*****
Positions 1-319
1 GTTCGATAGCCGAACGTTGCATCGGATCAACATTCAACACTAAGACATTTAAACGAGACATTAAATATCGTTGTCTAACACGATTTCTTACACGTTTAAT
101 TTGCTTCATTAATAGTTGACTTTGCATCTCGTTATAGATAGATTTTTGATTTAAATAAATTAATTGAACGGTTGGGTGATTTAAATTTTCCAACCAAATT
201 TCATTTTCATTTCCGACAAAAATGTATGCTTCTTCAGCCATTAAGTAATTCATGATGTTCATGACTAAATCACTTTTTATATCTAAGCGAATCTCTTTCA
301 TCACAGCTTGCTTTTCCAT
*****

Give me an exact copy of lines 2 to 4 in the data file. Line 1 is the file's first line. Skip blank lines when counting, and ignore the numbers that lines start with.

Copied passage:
1 GTTCGATAGCCGAACGTTGCATCGGATCAACATTCAACACTAAGACATTTAAACGAGACATTAAATATCGTTGTCTAACACGATTTCTTACACGTTTAAT
101 TTGCTTCATTAATAGTTGACTTTGCATCTCGTTATAGATAGATTTTTGATTTAAATAAATTAATTGAACGGTTGGGTGATTTAAATTTTCCAACCAAATT
201 TCATTTTCATTTCCGACAAAAATGTATGCTTCTTCAGCCATTAAGTAATTCATGATGTTCATGACTAAATCACTTTTTATATCTAAGCGAATCTCTTTCA